Access to safe, quality affordable housing is one of the most basic needs, yet for far too many low- and moderate-income families, finding affordable housing can be an insurmountable challenge.
The shortage of affordable housing options is an issue of increasing national importance. A confluence of macroeconomic factors like demographic shifts increasing the demand for rental housing and stagnant wages, coupled with the expiration of affordability restrictions on subsidized properties and an aging affordable housing stock has created a bleak outlook for housing affordability.
Over the past decade, wages have stagnated for most low- and moderate-income workers while rents have steadily risen. The Census Bureau found that poverty levels in the US remain persistently high with no significant decline in the past four years even as the economy shows signs of rebounding. At the same time, the supply of affordable housing coming online is not meeting the needs of low and moderate income communities. New multifamily housing units are primarily built for the high end of the market, with a median asking rent equaling $1,290 in 2013, or about half of the typical renter’s monthly household income, resulting in an unprecedented affordable housing crisis.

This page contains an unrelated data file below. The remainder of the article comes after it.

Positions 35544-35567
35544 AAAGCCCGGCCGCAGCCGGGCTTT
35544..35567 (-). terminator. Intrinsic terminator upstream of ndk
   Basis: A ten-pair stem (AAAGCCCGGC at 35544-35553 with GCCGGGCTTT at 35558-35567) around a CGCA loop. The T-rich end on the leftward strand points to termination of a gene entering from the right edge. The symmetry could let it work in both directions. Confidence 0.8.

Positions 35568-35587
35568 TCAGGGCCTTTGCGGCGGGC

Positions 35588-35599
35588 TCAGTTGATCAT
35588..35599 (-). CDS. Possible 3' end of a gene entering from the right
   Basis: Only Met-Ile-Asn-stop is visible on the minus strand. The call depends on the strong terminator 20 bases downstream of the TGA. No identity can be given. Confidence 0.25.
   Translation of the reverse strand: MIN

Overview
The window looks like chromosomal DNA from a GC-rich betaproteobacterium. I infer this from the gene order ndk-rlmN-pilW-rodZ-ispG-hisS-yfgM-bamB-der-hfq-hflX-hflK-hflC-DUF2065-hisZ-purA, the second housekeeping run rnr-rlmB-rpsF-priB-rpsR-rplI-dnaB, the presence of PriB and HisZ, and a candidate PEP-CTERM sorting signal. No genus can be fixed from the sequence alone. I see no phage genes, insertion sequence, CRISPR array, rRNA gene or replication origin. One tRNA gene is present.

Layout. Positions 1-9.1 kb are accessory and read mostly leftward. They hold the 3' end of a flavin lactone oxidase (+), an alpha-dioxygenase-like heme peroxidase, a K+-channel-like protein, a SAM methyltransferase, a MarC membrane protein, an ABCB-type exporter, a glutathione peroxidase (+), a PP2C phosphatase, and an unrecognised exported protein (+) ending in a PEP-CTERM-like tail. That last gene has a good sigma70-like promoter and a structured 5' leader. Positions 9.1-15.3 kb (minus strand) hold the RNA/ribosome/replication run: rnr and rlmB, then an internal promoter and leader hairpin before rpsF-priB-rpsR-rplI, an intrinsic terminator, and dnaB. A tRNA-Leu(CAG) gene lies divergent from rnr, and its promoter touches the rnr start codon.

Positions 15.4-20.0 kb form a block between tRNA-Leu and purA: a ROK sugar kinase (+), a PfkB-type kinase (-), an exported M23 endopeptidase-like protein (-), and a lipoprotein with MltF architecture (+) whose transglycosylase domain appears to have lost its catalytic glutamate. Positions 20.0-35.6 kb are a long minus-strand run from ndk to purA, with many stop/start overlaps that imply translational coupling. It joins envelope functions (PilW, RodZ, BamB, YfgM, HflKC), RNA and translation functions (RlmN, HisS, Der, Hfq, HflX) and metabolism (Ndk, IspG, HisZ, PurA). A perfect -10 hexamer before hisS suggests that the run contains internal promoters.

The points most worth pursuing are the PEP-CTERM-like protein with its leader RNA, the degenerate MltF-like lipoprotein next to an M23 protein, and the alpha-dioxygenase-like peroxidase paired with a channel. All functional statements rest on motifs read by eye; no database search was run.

As a result of these stagnant wages and rising housing costs, the number of cost-burdened renter households spending more than 30 percent of their income on housing costs increased among all income groups between 2001 and 2014. Among the lowest income households, more than 70 percent were severely cost burdened (spending more than half their income on rent) in 2014.
CDFIs across the country are stepping up as key partners in the affordable housing market: responsible lenders who offer credit, capital, and financial services to promote sustainable homeownership; counter predatory products and services; develop affordable multifamily and rental housing; and pioneer innovation in financing in shared-equity housing and manufactured housing markets. The CDFIs in OFN’s network alone cumulatively developed or rehabilitated more than 1.5 billion housing units through fiscal year 2014.
Continued support for programs like the Capital Magnet Fund, National Housing Trust Fund, Low Income Housing Tax Credits, HOME program, as well as the flexible capital provided through the CDFI Fund’s Financial Assistance program, are critical financing tools CDFIs use to address our nation’s continued housing finance challenges
However, many CDFIs still lack access to the capital markets supported by the housing finance system. In part because of this lack of access, CDFI housing lenders are experiencing liquidity challenges that inclusion in more mainstream sources of housing finance could help solve.
As we prepare to head to Capitol Hill for our 6th annual Advocacy Day, OFN and our Members will advocate for continued funding of these existing resources. We also look forward to working with federal policymakers to identity even more ways to catalyze affordable housing development in the communities that need it most.